Haven’t they — those wardens — ever heard good ol’ sicilian proverb?:
“if you don’t like gays, don’t f*ck with them”
I am not against the gays because they are human beings too. We must respect their right or discriminate them. To apply sharia law against them is not right, we can bring them at right lane by giving ‘soft’ approach.
we can bring them at right lane by giving ‘soft’ approach.
Sheesh… bradly…. Whatever.
I think the issue on same-sex relationship could undermine Shariah Law. Sphere division between men and women, which is stipulated by Shariah Law can minimise suspicion against gay couple. Those Shariah zealots may not be aware of this twist as their preoccupation on enacting Shariah is not followed by others aspects.
Interesting topic! Just wonder what the Moslems think about Haji or Hajjah or HajiJah Dorce Gamalama.
For those of you smart enough to understand, here is where the islamic position on homosexuality came from. Quoted from an Islamic specialist on the topic printed in the Jakarta post.
The Jakarta Post
Saturday, September 2, 2006
Opinion / Editorial
Changes needed to Islamic view on homosexuality
Farid Muttaqin, Athens, Ohio
It is important to begin any discussion on homosexuality in Islam with a look
at how some hegemonic cultures and traditions before Islam influenced Islamic
teachings. Greek Hellenism and ancient Arabic society were two important
groups that supported a type of Islamic law on homosexuality.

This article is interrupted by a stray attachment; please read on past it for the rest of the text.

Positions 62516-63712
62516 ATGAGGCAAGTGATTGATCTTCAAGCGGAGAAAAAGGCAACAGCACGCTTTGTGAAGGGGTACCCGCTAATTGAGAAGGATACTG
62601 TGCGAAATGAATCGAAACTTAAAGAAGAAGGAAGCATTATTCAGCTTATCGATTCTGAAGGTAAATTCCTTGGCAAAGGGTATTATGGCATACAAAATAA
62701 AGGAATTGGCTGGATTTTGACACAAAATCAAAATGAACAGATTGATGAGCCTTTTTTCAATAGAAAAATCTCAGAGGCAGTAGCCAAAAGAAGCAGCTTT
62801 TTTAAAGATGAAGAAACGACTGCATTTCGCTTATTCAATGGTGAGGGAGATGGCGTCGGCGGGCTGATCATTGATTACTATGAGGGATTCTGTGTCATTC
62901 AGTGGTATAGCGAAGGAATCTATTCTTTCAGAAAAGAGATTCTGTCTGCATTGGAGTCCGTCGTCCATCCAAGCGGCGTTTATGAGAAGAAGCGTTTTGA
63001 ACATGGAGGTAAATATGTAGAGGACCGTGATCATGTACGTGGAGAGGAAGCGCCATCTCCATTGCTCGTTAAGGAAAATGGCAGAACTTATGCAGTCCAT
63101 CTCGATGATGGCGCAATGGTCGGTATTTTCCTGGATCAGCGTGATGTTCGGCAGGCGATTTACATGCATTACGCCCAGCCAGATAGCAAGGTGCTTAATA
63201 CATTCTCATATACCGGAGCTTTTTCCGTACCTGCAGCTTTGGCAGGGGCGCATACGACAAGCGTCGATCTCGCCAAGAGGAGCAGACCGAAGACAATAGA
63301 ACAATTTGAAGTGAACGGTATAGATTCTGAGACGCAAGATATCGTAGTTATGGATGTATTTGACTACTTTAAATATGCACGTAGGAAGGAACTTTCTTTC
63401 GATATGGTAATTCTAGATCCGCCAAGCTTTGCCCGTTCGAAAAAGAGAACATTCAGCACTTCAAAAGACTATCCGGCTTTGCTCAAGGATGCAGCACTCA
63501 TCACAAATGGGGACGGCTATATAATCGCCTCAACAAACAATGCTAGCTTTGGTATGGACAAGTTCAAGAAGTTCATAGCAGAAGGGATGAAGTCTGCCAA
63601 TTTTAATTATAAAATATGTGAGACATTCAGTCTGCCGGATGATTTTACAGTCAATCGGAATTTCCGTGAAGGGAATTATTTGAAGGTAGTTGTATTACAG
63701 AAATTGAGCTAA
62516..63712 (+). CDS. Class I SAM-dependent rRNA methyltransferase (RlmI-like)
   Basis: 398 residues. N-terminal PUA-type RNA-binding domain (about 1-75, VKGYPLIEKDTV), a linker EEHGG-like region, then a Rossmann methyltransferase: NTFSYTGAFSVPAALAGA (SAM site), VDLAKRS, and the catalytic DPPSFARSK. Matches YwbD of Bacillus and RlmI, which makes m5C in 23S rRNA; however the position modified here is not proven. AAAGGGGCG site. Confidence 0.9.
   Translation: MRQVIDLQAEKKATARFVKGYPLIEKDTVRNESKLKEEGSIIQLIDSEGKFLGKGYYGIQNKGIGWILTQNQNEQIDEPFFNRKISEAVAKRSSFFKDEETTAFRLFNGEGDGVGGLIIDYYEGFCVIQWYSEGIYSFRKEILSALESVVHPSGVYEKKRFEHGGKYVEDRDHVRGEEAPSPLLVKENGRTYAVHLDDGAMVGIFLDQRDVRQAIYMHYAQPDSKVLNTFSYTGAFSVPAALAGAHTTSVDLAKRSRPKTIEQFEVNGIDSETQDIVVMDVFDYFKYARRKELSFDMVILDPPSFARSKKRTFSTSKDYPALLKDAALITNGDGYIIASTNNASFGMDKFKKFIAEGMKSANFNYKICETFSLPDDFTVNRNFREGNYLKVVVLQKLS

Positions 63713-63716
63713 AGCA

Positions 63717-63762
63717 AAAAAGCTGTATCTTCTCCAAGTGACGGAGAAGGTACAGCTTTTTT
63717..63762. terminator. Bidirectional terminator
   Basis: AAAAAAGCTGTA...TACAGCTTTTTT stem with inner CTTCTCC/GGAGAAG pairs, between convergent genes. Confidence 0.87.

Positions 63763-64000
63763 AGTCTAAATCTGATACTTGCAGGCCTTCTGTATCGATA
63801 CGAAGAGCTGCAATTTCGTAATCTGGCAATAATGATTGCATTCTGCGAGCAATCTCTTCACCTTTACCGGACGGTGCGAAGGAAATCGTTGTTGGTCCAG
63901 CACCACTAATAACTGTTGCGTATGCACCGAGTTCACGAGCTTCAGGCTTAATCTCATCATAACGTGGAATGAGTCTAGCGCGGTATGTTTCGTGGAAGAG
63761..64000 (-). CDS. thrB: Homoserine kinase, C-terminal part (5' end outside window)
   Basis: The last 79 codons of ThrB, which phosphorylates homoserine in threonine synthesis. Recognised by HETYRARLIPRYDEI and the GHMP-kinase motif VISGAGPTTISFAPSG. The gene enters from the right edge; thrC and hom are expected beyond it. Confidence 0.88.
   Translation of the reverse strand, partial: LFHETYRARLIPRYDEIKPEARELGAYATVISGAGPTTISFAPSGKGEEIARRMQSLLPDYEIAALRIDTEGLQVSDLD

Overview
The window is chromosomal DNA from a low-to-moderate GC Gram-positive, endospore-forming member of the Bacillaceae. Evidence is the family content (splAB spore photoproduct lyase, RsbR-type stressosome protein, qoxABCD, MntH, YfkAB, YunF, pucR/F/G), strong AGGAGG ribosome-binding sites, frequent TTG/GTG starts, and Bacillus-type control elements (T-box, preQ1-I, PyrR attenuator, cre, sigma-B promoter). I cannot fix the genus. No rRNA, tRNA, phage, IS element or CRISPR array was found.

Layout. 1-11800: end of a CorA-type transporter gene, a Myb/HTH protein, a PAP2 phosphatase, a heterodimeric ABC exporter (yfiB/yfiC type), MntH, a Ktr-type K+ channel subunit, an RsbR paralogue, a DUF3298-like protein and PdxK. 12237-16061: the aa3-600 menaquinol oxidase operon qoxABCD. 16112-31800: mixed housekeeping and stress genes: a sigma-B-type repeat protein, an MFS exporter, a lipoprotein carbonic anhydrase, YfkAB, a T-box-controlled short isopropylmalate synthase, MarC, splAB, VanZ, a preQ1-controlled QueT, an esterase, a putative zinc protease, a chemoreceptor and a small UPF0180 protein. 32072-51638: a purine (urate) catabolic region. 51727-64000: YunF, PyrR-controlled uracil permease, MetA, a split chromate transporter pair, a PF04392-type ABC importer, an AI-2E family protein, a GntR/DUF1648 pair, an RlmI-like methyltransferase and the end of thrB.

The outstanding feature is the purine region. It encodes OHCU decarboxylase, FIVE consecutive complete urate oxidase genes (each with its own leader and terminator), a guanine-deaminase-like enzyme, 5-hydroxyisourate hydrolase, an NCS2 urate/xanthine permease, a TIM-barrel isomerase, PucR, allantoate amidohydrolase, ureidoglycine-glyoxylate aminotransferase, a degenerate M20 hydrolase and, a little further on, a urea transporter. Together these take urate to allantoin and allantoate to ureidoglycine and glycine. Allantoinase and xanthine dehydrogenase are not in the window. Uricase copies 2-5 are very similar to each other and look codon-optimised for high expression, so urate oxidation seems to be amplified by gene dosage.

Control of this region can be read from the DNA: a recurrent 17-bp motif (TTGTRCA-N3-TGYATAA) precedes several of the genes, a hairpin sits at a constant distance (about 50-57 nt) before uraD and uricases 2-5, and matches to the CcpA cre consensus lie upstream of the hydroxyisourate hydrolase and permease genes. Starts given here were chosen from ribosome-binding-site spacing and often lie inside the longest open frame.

Same-sex relationships have deep roots in the history of humankind. The story
of Lot’s people in the Koran proves that homosexuality has been a part of
human life for a long time. Some famous Greek philosophers such as Aristotle and
Plato also experienced same-sex relationships. In ancient societies,
homosexuality was considered common behavior. Why do we now view homosexuality as
social deviancy? Why is it believed among Muslims that homosexuality is such a
The characteristics of Islamic teaching and its interpretations are possibly
colored by the traditions of previous societies. In ancient Greek society
homosexuality was a usual sexual behavior. Meanwhile, Islam strongly discourages
its believers from mimicking traditions of previous societies. This was
significant for early Islamic believers to clearly distinguish themselves from
non-Muslims. The Islamic restriction against homosexuality has a correlation to this
Additionally, the stigma against homosexuality refers to the academic
tradition of interpretation within Islamic society, including the subject of
homosexuality. Also, the stigma of homosexuality is related to the political interests
of the early formation of Islamic society.
One of the most influential traditions in Islam is the patriarchal view of
ancient Arabic society. This society encouraged people to show the power of
masculinity. It was a common view within ancient Arabic society that only a man
could be a leader. Having a daughter embarrassed parents. Fathers would even
kill their daughters in order to save the family from disgrace. Having several
wives or concubines was a measure of male power. Ancient Arabic society
eradicated feminine values in order to keep their masculine images.
The Prophet Muhammad introduced Islamic teachings in this patriarchal Arabicsociety. Thus, it is possible that the patriarchal views of Arabic society
interfered with the tradition of Islamic interpretation, including on
homosexuality. Ancient Arabic society resisted homosexual behavior because homosexuality
was considered a feminine value. These stereotyped effeminate males were